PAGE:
Last month the Social Security Administration released its annual database of most popular names for newborns. At first glance it appeared that today's parents just had awful taste in literature with the Twilight-inspired names Isabella and Jacob topping the lists.
But the New York Times sat down and took a good long look at all the data and found some pretty interesting trends.
According to the Times, romantic or nostalgic names from the late 19th and early 20th centuries-- "Grace and Emma, Julia and Anna, Ella and Hannah" -- saw a surge in popularity about 20 years ago. But today the nostalgic wave, which peaked in 2004, is over. "Emily fell 41 percent between 2004 and 2010, Sarah tumbled 49 percent and Hannah 54 percent."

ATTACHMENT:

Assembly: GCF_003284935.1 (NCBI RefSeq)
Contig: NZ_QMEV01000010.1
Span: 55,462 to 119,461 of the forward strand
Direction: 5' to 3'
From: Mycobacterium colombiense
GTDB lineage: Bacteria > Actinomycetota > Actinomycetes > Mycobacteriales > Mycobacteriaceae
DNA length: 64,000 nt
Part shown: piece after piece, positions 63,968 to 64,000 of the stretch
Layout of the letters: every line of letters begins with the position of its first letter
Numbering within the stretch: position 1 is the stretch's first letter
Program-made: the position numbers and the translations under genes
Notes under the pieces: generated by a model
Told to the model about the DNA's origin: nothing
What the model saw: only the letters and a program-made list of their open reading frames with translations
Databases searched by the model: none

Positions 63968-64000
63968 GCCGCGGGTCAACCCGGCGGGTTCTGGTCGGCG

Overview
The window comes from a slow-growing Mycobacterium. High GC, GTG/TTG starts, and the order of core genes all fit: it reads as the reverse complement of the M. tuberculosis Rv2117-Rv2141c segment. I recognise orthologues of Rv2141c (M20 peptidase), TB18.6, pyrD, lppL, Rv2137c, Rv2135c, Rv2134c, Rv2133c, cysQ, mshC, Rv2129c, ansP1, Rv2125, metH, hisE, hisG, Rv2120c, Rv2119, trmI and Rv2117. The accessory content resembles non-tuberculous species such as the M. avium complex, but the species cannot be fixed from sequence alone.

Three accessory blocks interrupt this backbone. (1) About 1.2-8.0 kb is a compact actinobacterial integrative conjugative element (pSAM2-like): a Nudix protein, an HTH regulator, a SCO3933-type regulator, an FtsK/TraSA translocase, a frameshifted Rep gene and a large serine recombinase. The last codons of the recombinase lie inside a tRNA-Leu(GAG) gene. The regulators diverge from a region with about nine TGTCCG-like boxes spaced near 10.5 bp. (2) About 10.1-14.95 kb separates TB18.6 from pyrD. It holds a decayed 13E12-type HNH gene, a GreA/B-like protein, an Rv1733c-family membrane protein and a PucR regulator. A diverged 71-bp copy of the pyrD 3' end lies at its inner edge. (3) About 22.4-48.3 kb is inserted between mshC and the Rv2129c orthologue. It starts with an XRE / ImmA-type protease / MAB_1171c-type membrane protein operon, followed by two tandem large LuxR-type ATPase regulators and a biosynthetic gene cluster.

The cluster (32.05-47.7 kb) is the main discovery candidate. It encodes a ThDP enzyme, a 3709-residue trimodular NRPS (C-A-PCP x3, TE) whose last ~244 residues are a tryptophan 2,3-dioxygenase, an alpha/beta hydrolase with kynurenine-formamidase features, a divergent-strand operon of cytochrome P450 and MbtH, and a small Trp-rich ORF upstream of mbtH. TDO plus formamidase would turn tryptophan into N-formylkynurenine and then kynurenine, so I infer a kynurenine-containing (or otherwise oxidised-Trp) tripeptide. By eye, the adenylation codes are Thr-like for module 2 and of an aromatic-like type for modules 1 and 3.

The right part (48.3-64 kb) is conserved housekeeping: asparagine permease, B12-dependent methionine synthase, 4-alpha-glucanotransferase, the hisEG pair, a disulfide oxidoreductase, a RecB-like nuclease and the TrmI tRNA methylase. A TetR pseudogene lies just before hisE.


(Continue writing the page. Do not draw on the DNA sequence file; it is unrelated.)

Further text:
The exception to this trend is Emma, who is still holding strong as the third most popular name for girls in 2010.
Another finding, was that while many classic boys names like William, David and James remain in the top 20, girls names are more diverse than ever before. Youthfulness, according to a statics professor and amateur nameologist, is what parents look for when naming girls. The need for names to seem fresh and new makes popular girls change more frequently.
All of this is good information for expecting parents, who may also want to note that names Jayden, Brayden Aiden, Nevaeh, Destiny and Madison are among the most hated baby names in America.
Also, Kardashian fans are also apparently showing their love, with names like Mason and Khloe surging in recent years. And though Kim isn't pregnant yet, she's told her family that she's "reserved" all baby names beginning with the letter 'K'. If she and fiancé Kris Humphries do ever have a child, it's a pretty good bet that whatever they name it, some parents will follow suit.